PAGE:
Monta For OJ And Dwight To Mavs: A Formula

We label this as ‘educated speculation' because to this moment, we have no on-the-record evidence that the Mavs are shopping for a Marion dump, angling for a Mayo-Monta sign-and-trade, and celebrating how those two moves can lead to Dwight. But what is detailed inside is what we know the Mavs can do. And we dare say, what they should do.

Monta Ellis opted out of the final year of his contract and is a free agent. In doing so, he's forfeited a guaranteed $11 million – a gamble on himself. He's not agreed to a new deal yet.

OJ Mayo is working on a four-year agreement with -- you guessed it -- Milwaukee. We said early Wednesday that the same formula in play when Dallas was examining a Mayo-for-Bledsoe sign-and-trade could be re-applied to another deal.

Our friend and colleague Marc Stein reports that Dallas is not focusing on a Mayo sign-and-trade. We counter by pointing out the indications we're given that there is no option going unexplored. (And that the only reason for Dallas not to examine this path is because they are close to walking down a better one.)

Mayo-for-Monta can be done. It's illogical to suggest something so obvious to us isn't being discussed, at least in-house, by them. Monta can be part of the bait that lures Dwight -- and vice-versa. That makes it a viable idea for the Mavs and a viable story for us.

The moving parts, in brief:

*STEP 1: The
Dallas Mavericks salary-dump the 9.32M contract of Shawn Marion. (We think Marion-to-the-Lakers is quite sensible in another form, but for our purposes here, we'll note the groundwork has already been put down with Cleveland. Minus the cap hold of $490,180, that creates $8.8M worth of added cap room.

*STEP 2: That $8.8M brings the total cap room to $26.6M and allows the carving out of the needed $2.7M off the cap so Dallas can outright-sign Dwight Howard with a first-year maxed-out salary of $20.5M. No more tricks involved (outside of him actually choosing the Mavs, of course.

*STEP 3: That leaves $6.1M ... and that's the money available to give in a first-year salary to the departing Mayo.

*STEP 4: The $6.1M outgoing is allowed to bring a sign-and-tradee being paid 150% of that number, or $9.2M. So the $9.2M is the first-year salary Dallas pays the incoming Ellis.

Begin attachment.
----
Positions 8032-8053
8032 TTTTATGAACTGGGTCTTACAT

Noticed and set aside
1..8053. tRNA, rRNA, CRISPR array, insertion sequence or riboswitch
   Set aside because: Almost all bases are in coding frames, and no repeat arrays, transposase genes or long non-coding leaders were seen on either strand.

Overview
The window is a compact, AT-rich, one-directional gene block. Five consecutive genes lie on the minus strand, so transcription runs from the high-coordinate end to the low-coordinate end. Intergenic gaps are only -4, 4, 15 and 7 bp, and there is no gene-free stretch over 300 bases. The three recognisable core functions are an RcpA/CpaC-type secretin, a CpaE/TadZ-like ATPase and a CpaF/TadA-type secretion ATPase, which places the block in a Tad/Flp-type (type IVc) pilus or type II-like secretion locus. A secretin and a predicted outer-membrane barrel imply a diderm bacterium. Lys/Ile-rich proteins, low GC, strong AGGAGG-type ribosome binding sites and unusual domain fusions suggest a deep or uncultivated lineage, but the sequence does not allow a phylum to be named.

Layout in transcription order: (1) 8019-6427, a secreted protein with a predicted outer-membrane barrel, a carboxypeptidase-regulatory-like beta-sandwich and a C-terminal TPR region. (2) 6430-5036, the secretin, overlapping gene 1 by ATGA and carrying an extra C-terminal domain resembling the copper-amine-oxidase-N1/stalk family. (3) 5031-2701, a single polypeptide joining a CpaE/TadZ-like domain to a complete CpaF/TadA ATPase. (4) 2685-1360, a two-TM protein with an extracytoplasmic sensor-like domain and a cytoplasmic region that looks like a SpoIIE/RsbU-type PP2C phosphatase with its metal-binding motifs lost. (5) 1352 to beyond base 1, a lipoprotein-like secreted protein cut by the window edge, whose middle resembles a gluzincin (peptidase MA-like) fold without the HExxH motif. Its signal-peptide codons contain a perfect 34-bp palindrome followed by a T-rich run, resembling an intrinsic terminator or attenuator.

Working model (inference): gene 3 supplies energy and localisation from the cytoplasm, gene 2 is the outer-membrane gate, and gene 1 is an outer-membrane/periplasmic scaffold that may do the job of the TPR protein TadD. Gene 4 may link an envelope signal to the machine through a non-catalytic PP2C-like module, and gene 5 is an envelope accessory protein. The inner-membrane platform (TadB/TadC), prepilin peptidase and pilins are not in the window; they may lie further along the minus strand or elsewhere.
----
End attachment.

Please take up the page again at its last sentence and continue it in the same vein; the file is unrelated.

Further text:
And you've re-made your club into a three-star "SuperTeam'' of sorts starring Dwight, Dirk and Monta ... with plenty of planned cap room left for next summer to pursue the standouts in the LeBron-led class.

Ellis, 27, is an explosive scoring point guard who averaged 19 points, four rebounds, and six assists last season with Milwaukee. He's hardly a "pure point guard.'' But Ellis is bigger than he looks at 6-3, and for his reputation as a non-passer and a poor defender, he did rank 11th in the league in scoring and fourth in steals.

This player not the perfect answer, if we are examining him just as a player "in a vacuum.'' But last summer, he was the guy targeted by Orlando when they were trying to appease Dwight and keep him. Monta and Dwight are friends; maybe that's motivation enough. (Maybe the fact that Mark Cuban and agent Dan Fegan are friends has always been enough, too.)

And this formula isn't the perfect formula. Some could argue that this is a chapter in the "Shiny Object Project'' that worked for the Nets last summer with Deron Williams and signee Joe Johnson. Oh, and what if the Bucks have already agreed to pay Mayo way more than $6M a year? Oh, and what if Monta wants far more than the number that fits? Or, what if the Bucks simply pass on Dallas' overtures of cooperation and opt to sign Mayo outright?

But our "educated speculation'' says this is a way to give Dwight the teammate he wants (to help convince him to come to Dallas) and to give Monta the teammate he wants (to convince him to take the dollars that fit).

There are hundreds of solutions still on the table. The best of them have Dwight as the hub of the wheel. This formula -- exactly the sort of thing we expect Dallas to be exploring -- might just be the best of them.

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